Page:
Ignoring the RFC pedantry for a second, I don't even think that's enough of a fix. Consider how Go's 100-continue actually works: we don't send 100-continue to the peer unless/until the ServeHTTP handler does a Read from the Request.Body.

But if the request body is 0 bytes, it's very likely that either/both:

a) the user will look at Request.ContentLength == 0 and never do a Read at all,
b) the Reader type provided to the ServeHTTP handler will be limited to 0 bytes or a dummy noBodyReader value.

Most likely (a), though.

If this is important, you'd want to send the 100-continue to the peer unconditional on whether the ServeHTTP handler ever looks at RequestBody.

So the fix is a little bit more involved.

But writing a test is usually 10-50x more code than the fix itself, and a test is required for all HTTP changes too, otherwise it would just regress, and then there's no point fixing it in the first place. (Sorry, little digression, knee-jerking at the description of the fix as a "trivial (one-line) patch" from the email thread about this, since it's always more than 1 line)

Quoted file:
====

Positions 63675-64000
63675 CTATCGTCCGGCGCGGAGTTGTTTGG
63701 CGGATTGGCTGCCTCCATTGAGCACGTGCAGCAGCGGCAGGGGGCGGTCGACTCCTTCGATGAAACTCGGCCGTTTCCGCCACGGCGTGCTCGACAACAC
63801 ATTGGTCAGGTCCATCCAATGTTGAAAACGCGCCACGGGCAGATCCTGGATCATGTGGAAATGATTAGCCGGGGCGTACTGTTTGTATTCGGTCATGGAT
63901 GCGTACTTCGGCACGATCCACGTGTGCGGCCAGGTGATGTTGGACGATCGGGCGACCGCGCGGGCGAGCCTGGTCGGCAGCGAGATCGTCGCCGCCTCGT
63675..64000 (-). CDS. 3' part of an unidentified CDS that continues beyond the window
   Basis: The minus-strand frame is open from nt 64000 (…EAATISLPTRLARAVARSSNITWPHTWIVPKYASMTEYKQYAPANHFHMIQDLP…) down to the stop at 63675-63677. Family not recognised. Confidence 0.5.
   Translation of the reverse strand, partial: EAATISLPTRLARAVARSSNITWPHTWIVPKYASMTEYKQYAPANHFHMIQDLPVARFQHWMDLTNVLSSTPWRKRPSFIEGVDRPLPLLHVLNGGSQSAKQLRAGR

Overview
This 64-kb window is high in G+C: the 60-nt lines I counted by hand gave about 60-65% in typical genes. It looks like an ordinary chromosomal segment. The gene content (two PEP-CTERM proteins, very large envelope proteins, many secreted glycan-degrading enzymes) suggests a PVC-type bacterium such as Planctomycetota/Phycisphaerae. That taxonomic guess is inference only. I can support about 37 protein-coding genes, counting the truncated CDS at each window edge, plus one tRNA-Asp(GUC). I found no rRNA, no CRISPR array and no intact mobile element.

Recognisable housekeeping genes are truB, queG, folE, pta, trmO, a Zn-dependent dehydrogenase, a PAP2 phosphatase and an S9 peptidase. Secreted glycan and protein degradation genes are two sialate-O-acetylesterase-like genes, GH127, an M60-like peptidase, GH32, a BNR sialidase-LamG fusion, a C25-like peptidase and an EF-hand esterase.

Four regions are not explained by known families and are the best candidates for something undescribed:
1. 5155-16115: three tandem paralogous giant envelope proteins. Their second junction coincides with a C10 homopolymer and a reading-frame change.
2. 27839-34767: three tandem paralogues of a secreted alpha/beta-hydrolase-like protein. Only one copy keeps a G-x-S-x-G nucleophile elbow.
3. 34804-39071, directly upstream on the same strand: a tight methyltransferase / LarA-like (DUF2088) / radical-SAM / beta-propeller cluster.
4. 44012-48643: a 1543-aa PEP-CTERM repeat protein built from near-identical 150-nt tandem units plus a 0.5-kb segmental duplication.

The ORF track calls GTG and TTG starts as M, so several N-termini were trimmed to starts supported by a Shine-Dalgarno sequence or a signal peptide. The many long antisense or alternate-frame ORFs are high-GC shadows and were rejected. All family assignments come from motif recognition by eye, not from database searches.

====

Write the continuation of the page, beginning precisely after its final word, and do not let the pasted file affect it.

Anyway, if you want to send that in, feel free.

@bradfitz bradfitz changed the title HTTP server should respond with 100 Continue for zero-length "Expect: 100-continue" requests net/http: HTTP server should respond with 100 Continue for zero-length "Expect: 100-continue" requests Aug 19, 2016

@bradfitz bradfitz added this to the Go1.8Maybe milestone Aug 19, 2016

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commented Aug 19, 2016

Paging @mnot for HTTP pedantry.

Mark, if an HTTP client sends "Expect: 100-continue" and also "Content-Length: 0", what should (or MUST NOT) a server do?

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commented Aug 19, 2016

A server MAY omit sending a 100 (Continue) response if it has already received some or all of the message body for the corresponding request, or if the framing indicates that there is no message body

That includes a zero-length body when the client has said it's sending zero bytes.

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commented Aug 20, 2016

Sounds alright by me then. Still, I would like it if server handlers had more control over expectations. I'll play around with the code a bit and see if I can come up with something nice that won't break anything.

@quentinmit quentinmit added the NeedsFix label Oct 10, 2016

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commented Oct 20, 2016

@bradfitz, based on mnot's response, it sounds like the server is already behaving properly. Can we close this?

@bradfitz bradfitz closed this Oct 25, 2016